Clearing invasive woody weeds, and paving the way for grasslands may have significant financial benefits to mitigating impacts of climate change in Baringo County, a new study shows.
Climate change, land degradation, and invasive alien species (IAS) such as Prosopis julifora populary known as mathenge are major threats to people’s livelihoods in arid and semi-arid areas with each of these negatively impacting the ecosystem especially vegetation that is a prime resource for pastoralists.
The study team of PhD students and scientists from various disciplines developed land use scenarios to assess the implications of Prosopis management and restoration of grasslands.
They studied the impacts Prosopis invasion and grassland degradation on soil organic carbon (SOC) in Baringo County where mathenge was introduced in the 1980s to provide wind breaks, timber, and fuel.
The Woody Weeds project compiled socio-economic data to determine the budget for Prosopis management and the financial benefits accrued from the charcoal business even as it assessed changes in SOC following root out of mathenge and the establishment of vast grasslands.
The data was linked to spatially-explicit land use maps derived from satellite images before generating possible restoration scenarios.
Dr René Eschen, an ecologist working for Centre for Agriculture and Bioscience International (CABI) said, “while Prosopis does provide these benefits, it has also spread rapidly across a large area, leading to a loss of native vegetation, agricultural areas and grazing land. These changes are primarily driven by Prosopis invasion, along with human activities such as deforestation, land clearing, overgrazing, and climate change.
The study shows that a one-off budget based on willingness to pay by Baringo residents would manage a considerable area of Prosopis in a year, and turning vast areas under mathenge into grasslands would provide significant financial benefits, said Dr René Eschen.
A sustained effort over a number of years might, therefore, enable sustainable management of a large swathes of land invaded by Prosopis.
Although Prosopis management is expensive, the study suggest that a large part of the costs in Baringo can be offset by immediate financial benefits from the sale of charcoal.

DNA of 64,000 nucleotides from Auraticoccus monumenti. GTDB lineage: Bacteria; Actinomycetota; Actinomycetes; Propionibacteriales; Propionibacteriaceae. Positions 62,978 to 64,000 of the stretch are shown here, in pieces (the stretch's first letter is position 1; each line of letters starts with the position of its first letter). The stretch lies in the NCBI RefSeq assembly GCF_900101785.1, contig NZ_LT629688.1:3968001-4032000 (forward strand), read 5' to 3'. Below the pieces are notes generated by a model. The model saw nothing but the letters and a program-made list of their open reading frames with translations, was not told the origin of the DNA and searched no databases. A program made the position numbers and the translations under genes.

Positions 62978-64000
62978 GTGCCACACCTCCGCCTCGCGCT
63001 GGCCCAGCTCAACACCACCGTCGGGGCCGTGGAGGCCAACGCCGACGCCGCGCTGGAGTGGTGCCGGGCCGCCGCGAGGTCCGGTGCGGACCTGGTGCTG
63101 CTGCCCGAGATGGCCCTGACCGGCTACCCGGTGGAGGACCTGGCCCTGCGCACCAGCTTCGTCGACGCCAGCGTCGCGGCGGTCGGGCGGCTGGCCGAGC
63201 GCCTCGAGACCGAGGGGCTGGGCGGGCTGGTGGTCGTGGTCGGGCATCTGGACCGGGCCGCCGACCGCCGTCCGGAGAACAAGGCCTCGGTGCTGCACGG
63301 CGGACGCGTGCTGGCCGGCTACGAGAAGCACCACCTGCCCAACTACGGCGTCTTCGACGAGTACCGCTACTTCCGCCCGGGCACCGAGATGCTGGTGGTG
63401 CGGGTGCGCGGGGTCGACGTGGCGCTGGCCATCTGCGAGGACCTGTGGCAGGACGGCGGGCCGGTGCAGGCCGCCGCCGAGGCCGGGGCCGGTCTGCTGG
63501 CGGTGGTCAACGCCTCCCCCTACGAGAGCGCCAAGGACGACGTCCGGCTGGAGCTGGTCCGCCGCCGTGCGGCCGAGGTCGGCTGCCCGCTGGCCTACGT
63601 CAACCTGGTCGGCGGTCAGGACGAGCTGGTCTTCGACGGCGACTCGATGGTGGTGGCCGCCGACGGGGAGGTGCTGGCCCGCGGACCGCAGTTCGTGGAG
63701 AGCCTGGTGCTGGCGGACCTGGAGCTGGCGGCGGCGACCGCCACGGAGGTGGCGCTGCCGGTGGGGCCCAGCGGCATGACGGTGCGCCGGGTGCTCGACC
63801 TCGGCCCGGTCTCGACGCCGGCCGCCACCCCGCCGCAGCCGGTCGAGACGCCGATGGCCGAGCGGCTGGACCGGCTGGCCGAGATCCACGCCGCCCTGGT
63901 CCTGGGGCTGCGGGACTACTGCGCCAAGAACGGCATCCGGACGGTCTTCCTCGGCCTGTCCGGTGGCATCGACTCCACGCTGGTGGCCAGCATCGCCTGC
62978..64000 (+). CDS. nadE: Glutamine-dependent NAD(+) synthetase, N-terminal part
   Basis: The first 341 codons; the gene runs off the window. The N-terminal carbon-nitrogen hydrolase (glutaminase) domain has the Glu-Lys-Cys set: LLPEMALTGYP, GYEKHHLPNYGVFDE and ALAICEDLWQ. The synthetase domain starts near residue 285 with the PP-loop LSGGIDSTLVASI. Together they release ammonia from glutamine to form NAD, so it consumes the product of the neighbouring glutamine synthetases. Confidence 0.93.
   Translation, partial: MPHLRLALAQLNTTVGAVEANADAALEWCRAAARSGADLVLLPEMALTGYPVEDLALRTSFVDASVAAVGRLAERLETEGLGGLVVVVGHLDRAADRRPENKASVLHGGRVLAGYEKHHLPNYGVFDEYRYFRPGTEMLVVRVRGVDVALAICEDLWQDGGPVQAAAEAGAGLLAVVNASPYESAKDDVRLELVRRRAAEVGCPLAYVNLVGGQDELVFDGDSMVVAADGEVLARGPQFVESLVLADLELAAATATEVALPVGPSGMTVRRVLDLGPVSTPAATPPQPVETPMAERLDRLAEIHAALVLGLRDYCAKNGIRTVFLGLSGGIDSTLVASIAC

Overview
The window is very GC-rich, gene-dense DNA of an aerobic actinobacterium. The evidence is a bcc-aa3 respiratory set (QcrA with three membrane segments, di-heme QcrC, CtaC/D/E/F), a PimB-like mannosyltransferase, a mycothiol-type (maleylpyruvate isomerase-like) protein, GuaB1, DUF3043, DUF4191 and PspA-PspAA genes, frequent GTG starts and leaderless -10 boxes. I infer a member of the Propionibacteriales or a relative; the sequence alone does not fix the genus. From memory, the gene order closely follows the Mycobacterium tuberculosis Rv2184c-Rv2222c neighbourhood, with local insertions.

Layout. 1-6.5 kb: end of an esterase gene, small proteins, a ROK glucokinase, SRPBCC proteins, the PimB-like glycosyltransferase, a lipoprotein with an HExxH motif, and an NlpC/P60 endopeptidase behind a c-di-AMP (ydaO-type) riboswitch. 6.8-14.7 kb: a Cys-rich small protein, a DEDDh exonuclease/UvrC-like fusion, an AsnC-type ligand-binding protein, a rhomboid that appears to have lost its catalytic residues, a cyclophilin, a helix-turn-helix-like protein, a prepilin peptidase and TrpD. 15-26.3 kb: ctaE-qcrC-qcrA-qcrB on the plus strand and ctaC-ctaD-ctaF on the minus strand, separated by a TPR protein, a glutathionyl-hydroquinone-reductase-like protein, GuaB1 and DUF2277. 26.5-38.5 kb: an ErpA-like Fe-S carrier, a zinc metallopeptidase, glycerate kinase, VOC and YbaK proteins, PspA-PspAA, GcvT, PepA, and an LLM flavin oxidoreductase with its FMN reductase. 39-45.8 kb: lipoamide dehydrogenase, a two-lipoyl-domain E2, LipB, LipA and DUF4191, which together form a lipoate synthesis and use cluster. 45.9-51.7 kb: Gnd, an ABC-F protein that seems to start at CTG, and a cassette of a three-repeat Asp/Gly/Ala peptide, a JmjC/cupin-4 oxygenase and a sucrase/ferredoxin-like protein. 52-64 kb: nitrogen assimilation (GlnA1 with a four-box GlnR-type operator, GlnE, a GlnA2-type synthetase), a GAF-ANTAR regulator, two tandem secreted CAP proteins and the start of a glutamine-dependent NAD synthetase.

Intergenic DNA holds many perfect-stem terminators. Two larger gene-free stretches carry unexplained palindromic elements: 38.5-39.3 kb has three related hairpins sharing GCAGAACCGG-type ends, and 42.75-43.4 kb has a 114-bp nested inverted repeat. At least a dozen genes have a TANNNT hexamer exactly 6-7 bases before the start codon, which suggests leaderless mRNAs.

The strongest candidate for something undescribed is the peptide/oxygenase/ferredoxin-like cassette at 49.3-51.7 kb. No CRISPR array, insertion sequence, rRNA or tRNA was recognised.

Dr Sandra Eckert, a remote sensing specialist from University of Bern, Switzerland, said grasslands provide non-monetary benefits, including regulating climate change, floods and soil erosion. However, the likelihood of grasses establishing depends on suitable climatic conditions and grazing management.
“With climate change and the associated higher variability of the beginning and duration of the various seasons, grass is considered a more secure crop compared to local staple crops like maize or beans; particularly perennial grass species that require less rain for completion of a cropping cycle,” added Dr Sandra Eckert.
This study shows that relatively small investment in IAS clearing and restoration of degraded grassland in Eastern Africa may result in significant benefits for the communities managing the land that will support traditional livelihoods.
Dr Charles Kilawe, an ecologist from Sokoine University of Agriculture, in Tanzania, said that the benefits from the management of Prosopis juliflora should not be used to promote introduction of the invasive species to new areas as this would trigger negative impacts on the environment and livelihoods.
“Integrating and linking IAS data may be particularly useful to develop accurate and realistic management scenarios that can be used to illustrate costs and benefits of management interventions, where they are most needed and most cost-effective, and thus help stakeholders select the most appropriate and feasible approach that suits their needs,” noted Dr Eschen.